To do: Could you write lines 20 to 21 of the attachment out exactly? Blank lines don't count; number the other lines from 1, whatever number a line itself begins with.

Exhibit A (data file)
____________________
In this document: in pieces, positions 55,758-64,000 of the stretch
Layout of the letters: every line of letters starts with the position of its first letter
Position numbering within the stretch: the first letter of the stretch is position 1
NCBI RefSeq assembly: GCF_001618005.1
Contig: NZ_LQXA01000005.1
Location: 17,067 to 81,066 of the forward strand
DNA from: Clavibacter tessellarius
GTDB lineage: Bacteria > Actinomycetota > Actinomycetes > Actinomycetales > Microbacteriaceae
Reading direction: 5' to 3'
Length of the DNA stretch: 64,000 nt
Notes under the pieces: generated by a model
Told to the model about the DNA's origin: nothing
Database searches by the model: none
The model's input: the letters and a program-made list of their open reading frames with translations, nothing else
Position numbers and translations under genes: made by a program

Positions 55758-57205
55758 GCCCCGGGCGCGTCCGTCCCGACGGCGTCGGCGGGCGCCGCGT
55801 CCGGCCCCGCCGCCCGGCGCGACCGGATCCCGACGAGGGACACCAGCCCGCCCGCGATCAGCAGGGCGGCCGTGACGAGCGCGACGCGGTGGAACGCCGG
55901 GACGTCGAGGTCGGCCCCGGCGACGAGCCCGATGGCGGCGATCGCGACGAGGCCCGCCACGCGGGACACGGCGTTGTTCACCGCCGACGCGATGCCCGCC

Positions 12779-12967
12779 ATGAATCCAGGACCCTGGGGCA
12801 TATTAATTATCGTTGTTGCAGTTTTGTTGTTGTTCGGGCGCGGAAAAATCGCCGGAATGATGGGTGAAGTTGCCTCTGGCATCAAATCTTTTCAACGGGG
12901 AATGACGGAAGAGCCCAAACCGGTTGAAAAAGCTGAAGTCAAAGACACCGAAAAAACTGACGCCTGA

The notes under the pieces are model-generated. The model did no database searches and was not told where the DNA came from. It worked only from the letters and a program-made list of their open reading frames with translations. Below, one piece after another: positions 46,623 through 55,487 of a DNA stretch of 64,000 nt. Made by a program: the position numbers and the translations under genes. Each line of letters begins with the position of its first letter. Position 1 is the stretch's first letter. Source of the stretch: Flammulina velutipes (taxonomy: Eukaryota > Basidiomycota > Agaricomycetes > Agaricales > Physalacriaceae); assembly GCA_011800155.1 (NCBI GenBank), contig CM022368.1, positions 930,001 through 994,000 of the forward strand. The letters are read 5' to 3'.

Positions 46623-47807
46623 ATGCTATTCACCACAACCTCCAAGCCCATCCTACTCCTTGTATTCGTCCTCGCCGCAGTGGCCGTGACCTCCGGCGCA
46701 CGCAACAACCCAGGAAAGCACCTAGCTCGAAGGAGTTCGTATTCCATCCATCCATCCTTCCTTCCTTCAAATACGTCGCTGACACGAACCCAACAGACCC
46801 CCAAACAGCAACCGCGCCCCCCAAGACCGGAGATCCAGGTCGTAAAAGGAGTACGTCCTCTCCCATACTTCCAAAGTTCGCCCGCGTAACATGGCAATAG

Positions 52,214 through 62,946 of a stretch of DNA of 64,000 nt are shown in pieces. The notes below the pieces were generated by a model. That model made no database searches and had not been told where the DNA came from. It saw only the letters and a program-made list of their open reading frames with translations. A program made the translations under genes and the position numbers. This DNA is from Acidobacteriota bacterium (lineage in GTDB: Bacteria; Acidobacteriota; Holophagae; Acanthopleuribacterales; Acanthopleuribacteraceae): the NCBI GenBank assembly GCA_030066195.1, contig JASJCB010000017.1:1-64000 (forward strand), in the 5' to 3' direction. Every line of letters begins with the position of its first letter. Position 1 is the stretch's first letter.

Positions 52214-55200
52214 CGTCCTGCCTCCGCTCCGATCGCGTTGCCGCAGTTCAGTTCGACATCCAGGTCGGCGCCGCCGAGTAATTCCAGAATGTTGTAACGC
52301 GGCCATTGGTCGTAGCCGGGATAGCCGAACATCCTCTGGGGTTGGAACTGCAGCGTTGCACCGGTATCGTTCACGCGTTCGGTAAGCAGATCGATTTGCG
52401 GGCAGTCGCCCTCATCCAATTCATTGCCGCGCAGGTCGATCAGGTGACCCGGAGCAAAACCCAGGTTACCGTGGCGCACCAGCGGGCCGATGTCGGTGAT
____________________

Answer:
Positions 12779-12967
12779 ATGAATCCAGGACCCTGGGGCA